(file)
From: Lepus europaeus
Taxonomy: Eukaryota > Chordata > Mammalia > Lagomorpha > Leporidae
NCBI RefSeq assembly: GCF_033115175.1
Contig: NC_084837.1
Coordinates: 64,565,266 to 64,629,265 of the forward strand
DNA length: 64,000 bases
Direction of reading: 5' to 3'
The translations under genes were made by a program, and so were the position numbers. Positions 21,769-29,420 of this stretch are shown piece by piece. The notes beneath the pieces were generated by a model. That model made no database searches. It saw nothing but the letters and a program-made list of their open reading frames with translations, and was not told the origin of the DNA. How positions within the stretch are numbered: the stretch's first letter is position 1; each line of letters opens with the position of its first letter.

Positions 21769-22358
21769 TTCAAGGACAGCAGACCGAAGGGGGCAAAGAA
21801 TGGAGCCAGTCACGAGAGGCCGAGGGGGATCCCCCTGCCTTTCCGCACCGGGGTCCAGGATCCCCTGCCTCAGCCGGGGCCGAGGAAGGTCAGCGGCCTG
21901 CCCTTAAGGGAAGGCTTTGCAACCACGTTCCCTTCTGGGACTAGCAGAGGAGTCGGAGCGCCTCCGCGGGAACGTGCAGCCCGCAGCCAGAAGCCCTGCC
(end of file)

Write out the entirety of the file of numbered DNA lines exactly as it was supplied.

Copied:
From: Lepus europaeus
Taxonomy: Eukaryota > Chordata > Mammalia > Lagomorpha > Leporidae
NCBI RefSeq assembly: GCF_033115175.1
Contig: NC_084837.1
Coordinates: 64,565,266 to 64,629,265 of the forward strand
DNA length: 64,000 bases
Direction of reading: 5' to 3'
The translations under genes were made by a program, and so were the position numbers. Positions 21,769-29,420 of this stretch are shown piece by piece. The notes beneath the pieces were generated by a model. That model made no database searches. It saw nothing but the letters and a program-made list of their open reading frames with translations, and was not told the origin of the DNA. How positions within the stretch are numbered: the stretch's first letter is position 1; each line of letters opens with the position of its first letter.

Positions 21769-22358
21769 TTCAAGGACAGCAGACCGAAGGGGGCAAAGAA
21801 TGGAGCCAGTCACGAGAGGCCGAGGGGGATCCCCCTGCCTTTCCGCACCGGGGTCCAGGATCCCCTGCCTCAGCCGGGGCCGAGGAAGGTCAGCGGCCTG
21901 CCCTTAAGGGAAGGCTTTGCAACCACGTTCCCTTCTGGGACTAGCAGAGGAGTCGGAGCGCCTCCGCGGGAACGTGCAGCCCGCAGCCAGAAGCCCTGCC